GAMMA CRB (Gamma Coronae Borealis). To the northeast of Arcturus in Bootes lies one of the most graceful of celestial figures, the semi-circle that makes Corona Borealis, the Northern Crown, in mythology the Crown of Ariadne. Set into the center of the curve, like a genuine jewel, is the luminary, third magnitude Alphecca. Immediately to the east of it lies fourth magnitude (3.81) Gamma Coronae Borealis (of no proper name). It is not one star, but two, a double with components in tight orbit about each other. The brighter (Gamma CrB A) is a fourth magnitude class B (on the cool side, B9) subgiant (suggesting the cessation of core hydrogen fusion, but see below); the fainter (Gamma B) is a sixth magnitude (5.60) class A3 hydrogen-fusing dwarf. The two are always less than a second of arc apart and quite difficult to separate through the telescope. The discovery of duplicity in 1826 by F. G. W. Struve is thus quire remarkable. At a distance of 145 light years, they orbit every 92.94 years at an average separation of 32.7 Astronomical Units, roughly the distance between Neptune and the Sun, a relatively high eccentricity of 0.48 taking the physical separation between 49 and 17 AU. The next close approach will take place in 2024.
Gamma Coronae
Borealis Gamma CrB B goes around Gamma A (the brighter and more massive of the two, placed at the cross) with an orbital period of 92.94 years at an average separation of 32.7 Astronomical Units. North is down, and the scale around the edges is in seconds of arc. Note the closeness of the stars, which are always less than a second of arc apart, making separation difficult and the orbit somwhat uncertain. The dot-dash line is the orbit's major axis. The orbital plane is nearly in the line of sight, resulting in a severe distortion of the elliptical orbit such that Gamma A does not appear anywhere near the focus (where it actually is). When the stars are physically closest together, they actually appear to us to be relatively far apart. In truth, the stars go about each other, orbiting around a common center of mass, which is not determined for this pair. (From W. I. Hartkopf, H. A. McAlister, and O. G. Franz, Astronomical Journal, vol. 98, p. 1014, 1989 in the US Naval Observatory Washington Double Star Catalogue, B. D. Mason, G. L. Wycoff, and W. I. Hartkopf.)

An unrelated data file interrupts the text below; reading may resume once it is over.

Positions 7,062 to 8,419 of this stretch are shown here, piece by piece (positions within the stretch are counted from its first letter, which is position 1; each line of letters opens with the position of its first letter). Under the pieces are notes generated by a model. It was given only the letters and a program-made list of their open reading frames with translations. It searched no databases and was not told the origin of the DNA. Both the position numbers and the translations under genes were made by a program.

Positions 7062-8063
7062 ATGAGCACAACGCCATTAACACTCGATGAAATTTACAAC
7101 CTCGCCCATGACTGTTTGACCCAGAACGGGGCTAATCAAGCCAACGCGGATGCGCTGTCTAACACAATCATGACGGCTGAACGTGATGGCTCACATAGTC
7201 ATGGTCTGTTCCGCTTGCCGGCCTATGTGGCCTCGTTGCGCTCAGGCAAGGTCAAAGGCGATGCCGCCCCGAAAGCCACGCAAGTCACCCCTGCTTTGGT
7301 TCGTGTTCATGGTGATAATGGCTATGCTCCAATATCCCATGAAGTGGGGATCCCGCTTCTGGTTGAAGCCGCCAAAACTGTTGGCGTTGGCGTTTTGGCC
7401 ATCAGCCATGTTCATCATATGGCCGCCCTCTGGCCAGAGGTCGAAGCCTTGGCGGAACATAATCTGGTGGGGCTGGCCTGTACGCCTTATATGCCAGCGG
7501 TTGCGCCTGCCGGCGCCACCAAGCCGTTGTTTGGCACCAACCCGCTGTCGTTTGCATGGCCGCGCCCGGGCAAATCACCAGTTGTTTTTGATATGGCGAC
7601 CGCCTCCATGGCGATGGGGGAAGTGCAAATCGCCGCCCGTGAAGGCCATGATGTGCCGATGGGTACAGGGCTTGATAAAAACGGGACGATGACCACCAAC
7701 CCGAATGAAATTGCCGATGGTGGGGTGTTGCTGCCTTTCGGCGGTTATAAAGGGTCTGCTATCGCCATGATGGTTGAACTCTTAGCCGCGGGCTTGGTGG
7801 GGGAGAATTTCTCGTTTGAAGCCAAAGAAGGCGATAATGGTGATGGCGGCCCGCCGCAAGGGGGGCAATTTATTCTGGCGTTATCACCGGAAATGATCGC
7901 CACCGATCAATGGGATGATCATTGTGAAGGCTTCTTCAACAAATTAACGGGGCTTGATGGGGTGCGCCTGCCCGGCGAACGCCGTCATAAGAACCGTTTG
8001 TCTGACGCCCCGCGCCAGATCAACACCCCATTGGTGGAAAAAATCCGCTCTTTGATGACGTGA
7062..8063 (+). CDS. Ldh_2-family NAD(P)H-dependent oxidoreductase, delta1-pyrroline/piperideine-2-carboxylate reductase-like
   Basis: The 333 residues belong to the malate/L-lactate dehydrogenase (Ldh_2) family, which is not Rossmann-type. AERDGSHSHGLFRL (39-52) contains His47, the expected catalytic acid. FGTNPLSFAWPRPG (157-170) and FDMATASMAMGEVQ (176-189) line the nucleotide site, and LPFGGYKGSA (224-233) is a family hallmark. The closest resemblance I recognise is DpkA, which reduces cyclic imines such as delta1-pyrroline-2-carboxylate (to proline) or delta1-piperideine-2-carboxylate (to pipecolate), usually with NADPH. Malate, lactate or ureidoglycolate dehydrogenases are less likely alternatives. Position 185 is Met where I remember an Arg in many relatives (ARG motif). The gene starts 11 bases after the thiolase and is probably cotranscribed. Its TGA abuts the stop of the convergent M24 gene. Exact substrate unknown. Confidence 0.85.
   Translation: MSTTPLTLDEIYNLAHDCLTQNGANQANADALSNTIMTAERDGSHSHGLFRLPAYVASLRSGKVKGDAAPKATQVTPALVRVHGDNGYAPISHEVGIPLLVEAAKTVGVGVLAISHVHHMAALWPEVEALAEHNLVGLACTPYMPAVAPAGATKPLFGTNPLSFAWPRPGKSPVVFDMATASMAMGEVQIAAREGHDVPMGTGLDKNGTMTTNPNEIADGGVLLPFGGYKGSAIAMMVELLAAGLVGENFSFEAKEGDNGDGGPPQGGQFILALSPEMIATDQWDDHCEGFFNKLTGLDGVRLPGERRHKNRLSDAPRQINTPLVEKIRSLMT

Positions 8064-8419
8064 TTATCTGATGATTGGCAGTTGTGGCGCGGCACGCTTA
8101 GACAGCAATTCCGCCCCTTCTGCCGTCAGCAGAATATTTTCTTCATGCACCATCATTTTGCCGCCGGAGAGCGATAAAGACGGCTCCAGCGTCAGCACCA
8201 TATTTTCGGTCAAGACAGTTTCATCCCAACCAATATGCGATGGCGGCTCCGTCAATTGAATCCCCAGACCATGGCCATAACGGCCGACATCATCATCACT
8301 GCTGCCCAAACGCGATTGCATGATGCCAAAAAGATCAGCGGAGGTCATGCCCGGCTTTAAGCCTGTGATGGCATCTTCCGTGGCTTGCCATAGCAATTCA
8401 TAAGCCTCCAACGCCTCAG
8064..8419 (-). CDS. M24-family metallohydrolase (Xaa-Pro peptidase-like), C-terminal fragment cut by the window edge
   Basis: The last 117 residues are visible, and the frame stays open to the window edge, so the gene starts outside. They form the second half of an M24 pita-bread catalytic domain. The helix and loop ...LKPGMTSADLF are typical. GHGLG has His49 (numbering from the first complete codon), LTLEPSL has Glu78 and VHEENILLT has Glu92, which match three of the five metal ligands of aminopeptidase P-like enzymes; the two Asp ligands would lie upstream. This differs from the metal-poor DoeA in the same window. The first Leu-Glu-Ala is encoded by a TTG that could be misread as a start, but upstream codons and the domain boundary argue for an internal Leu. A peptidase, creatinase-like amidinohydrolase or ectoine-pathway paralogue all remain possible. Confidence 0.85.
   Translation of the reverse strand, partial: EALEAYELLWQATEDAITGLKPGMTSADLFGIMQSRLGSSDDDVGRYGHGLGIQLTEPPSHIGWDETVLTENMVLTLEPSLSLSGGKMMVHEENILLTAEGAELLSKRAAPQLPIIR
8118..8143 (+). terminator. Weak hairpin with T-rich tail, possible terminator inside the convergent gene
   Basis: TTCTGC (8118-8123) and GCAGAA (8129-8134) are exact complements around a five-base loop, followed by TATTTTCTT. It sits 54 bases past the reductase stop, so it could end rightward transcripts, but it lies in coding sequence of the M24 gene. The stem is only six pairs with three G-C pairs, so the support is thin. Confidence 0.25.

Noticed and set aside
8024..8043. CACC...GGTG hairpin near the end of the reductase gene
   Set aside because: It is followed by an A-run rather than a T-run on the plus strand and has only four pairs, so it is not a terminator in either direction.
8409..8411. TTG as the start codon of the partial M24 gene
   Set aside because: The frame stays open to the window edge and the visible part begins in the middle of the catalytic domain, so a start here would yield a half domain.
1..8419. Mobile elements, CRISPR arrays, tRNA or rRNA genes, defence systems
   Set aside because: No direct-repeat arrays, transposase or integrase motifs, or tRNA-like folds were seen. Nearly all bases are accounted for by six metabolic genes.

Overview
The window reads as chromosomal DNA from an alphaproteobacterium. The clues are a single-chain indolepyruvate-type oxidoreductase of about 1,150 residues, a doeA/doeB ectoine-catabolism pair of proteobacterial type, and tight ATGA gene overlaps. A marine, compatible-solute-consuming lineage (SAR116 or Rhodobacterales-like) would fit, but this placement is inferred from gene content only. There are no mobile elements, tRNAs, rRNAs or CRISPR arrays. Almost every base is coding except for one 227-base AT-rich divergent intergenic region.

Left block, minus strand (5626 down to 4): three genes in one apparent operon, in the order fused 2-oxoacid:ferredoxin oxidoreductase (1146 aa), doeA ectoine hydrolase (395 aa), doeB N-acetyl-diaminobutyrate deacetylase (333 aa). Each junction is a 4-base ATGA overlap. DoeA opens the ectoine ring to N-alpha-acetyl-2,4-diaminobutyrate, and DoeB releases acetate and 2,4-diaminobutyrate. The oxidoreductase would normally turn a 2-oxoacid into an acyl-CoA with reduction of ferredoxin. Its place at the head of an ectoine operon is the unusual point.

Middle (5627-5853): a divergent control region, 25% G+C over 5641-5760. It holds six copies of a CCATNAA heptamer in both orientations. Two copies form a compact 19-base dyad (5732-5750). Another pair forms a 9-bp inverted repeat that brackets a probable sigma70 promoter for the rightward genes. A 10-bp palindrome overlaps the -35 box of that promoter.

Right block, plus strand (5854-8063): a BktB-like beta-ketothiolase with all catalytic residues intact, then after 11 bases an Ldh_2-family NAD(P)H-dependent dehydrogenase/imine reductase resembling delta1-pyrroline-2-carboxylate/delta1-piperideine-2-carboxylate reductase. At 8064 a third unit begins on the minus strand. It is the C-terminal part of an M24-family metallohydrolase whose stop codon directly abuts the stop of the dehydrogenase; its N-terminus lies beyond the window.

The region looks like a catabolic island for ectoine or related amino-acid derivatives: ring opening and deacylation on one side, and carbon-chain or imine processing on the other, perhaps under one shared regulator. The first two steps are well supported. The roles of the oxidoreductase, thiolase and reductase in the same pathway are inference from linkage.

The orbital plane is tilted almost into the line of sight, just 5 degrees off, so that the stars are not that far from eclipsing one another. Analysis of the orbit via Kepler's Laws yield a combined mass of 4.1 times that of the Sun. The individual masses are not available from the orbital data, so we use the theory of stellar structure. From the spectral classes, the respective temperatures for Gamma A and B are 11,000 and 8800 Kelvin. Distance and apparent brightness (with small corrections for ultraviolet radiation) give respective luminosities of 48 and 9 times solar, radii of 1.9 and 1.3 solar, and masses 2.6 and 1.85 times that of the Sun. The combined "evolutionary mass" is then 4.45 time that of the Sun, not far off that derived from the binary orbit, showing that all the parameters are in pretty good shape. The hotter one is sometimes classed as an A0 or A1 star, but that lowers the mass by only a tenth of a Sun or so. Theory shows that the stars are both quite young, and that Gamma CrB A is not a subgiant at all but a dwarf, although a greater one than its mate. Another point of contention is that Gamma A is listed as a Delta Scuti-type variable with a brightness range of about six percent over a period of 0.7 hours, but it seems too hot for that category. Eventually, in a few hundred million years, Gamma A's internal fire will indeed go out, and Gamma B will watch it turn into a distended giant, but one far enough away that Gamma B should remain unaffected, the pair eventually dying as a double white dwarf.
Written by Jim Kaler 7/25/08. Return to STARS.